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“Muscle Building Shoe” Class Action Lawsuit Settled

Though it may come as no surprise that a specific type of shoes will not, in fact, lead to weight loss, consumers who were led to believe otherwise just won a victory. A federal judge approved a $40 million class action settlement on Monday between Skechers USA Inc. and customers who bought shoes advertised as having the ability to tone muscles and shed pounds on those that wore them. The advertising campaign for the shoes explicitly detailed these claims, which were revealed to be completely unfounded.

The Associated Press reports that the settlement, which was approved by U.S. District Judge Thomas B. Russell in Louisville, KY, covers 520,000 claims, which will see Skechers provide refunds for the shoes purchased. The shoes were sold for prices between $40 and $80 a pair. The settlement also awards $5 million to the attorneys that worked on the case, which will not come from the consumer settlement, and the two lead plaintiffs will receive $2,500 each. The settlement consolidates more than 70 lawsuits around the country that were filed against the Manhattan Beach, CA-based shoe manufacturer.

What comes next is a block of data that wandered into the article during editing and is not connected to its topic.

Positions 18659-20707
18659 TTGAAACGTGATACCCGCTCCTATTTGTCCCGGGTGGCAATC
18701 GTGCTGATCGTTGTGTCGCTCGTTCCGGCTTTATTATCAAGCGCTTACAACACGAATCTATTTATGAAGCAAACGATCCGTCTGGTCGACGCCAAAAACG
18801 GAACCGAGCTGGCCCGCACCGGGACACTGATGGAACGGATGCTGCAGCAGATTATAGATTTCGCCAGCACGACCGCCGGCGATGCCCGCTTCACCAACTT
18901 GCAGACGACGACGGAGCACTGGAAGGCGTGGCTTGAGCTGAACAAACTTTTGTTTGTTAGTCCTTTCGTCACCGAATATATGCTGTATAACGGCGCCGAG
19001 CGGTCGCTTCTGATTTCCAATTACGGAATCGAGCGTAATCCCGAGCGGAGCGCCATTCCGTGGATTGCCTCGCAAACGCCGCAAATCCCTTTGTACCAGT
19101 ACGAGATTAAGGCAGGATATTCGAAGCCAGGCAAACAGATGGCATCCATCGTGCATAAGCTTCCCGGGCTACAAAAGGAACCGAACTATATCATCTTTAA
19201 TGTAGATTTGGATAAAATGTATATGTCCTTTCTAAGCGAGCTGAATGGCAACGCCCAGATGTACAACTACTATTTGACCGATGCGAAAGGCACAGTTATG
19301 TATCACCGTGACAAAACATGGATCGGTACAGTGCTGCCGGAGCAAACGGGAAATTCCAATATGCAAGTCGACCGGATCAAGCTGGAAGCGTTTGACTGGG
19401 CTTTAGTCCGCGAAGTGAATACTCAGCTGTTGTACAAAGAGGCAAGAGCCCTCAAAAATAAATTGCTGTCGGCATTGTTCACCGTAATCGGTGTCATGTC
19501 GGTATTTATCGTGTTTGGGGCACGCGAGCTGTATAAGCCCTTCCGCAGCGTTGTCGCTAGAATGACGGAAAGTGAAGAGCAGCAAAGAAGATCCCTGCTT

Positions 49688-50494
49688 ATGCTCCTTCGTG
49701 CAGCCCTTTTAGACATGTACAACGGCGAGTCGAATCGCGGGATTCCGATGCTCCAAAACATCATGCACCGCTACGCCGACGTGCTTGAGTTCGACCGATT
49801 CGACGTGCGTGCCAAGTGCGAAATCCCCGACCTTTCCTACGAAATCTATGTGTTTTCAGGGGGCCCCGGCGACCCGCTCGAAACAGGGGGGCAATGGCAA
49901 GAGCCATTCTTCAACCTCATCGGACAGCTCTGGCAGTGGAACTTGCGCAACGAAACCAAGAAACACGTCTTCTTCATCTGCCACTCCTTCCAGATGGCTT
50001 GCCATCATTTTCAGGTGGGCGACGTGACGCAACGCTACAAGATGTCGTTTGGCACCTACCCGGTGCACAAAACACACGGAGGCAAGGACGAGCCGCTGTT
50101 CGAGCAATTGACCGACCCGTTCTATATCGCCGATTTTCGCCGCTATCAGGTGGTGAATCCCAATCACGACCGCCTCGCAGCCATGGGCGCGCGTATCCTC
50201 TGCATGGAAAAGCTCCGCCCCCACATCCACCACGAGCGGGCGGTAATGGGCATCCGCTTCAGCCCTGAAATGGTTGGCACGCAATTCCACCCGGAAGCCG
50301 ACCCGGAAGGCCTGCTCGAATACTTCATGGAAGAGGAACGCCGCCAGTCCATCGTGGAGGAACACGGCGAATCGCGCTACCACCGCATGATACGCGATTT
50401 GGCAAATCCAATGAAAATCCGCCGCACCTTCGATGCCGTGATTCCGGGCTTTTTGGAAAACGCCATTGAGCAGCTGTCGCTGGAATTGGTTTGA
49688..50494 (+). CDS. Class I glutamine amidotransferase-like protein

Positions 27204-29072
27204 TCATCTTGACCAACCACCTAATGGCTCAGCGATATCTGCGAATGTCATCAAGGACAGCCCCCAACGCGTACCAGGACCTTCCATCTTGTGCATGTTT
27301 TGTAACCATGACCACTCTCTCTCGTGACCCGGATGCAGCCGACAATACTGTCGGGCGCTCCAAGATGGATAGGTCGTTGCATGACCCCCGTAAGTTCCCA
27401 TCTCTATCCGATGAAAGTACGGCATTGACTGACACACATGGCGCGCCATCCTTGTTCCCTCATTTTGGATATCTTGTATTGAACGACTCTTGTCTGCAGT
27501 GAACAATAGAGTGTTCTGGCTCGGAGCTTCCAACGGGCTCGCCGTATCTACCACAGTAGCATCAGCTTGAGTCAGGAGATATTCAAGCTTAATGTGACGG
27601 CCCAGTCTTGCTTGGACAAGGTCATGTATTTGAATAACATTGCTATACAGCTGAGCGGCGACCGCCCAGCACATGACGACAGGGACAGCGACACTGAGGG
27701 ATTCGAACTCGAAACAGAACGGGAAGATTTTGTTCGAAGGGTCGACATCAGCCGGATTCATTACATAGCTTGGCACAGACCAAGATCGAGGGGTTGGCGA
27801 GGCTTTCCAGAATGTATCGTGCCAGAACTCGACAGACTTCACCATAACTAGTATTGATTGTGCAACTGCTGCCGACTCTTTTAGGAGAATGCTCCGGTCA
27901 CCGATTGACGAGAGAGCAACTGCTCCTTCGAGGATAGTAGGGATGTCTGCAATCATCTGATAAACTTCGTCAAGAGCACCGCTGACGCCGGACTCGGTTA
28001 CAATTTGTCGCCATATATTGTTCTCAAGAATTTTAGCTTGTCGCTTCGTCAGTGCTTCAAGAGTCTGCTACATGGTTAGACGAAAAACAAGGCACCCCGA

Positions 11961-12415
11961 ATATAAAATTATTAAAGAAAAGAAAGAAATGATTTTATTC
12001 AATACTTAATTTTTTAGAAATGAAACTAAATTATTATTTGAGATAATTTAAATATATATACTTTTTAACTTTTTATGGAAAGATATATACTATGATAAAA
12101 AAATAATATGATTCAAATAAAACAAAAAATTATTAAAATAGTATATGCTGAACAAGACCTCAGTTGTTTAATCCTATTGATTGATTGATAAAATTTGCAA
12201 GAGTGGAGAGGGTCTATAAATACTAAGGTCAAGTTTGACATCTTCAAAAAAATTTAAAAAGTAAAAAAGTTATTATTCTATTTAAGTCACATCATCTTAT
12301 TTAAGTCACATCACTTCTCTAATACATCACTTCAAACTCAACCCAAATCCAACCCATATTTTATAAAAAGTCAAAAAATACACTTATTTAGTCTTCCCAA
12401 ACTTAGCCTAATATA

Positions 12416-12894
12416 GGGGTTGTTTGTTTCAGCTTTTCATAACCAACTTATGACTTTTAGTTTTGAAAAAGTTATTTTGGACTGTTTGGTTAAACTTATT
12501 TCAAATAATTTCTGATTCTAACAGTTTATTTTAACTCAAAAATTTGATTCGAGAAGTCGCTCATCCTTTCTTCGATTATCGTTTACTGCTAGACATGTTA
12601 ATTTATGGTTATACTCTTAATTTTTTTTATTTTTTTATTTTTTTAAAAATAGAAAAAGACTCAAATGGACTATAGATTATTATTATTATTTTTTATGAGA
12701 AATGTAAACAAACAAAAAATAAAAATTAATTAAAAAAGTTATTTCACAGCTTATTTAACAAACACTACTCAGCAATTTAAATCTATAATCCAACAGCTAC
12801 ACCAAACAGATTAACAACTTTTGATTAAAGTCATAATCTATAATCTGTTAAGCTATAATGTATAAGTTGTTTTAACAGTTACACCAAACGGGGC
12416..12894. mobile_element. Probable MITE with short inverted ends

Skechers denies that their claims are untrue, but representatives of the company said that they settled in order to avoid long, drawn out litigation.

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The settlement surrounds a series of advertisements Skechers ran for its Shape-Up shoes, which claimed that the shoes were a fitness tool that, because of the instability of the soles, required the wearer to exert more energy with each step. The ads featured celebrity endorsements from Kim Kardashian and Brooke Burke, and claims were made that shoes would lead to sliming and toning results in the wearer’s butt leg, and stomach muscles. Ads for another type of shoe manufactured by Skechers, the Resistance Runner, made claims that they increased muscle activation in wearers by 85%.

Skechers has already settled a lawsuit with the Federal Trade Commission which bars the company from running these types of ads in the future.

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Andrew Ostler Posted by on May 14, 2013. Filed under Business News. You can follow any responses to this entry through the RSS 2.0. You can skip to the end and leave a response. Pinging is currently not allowed.

 

 

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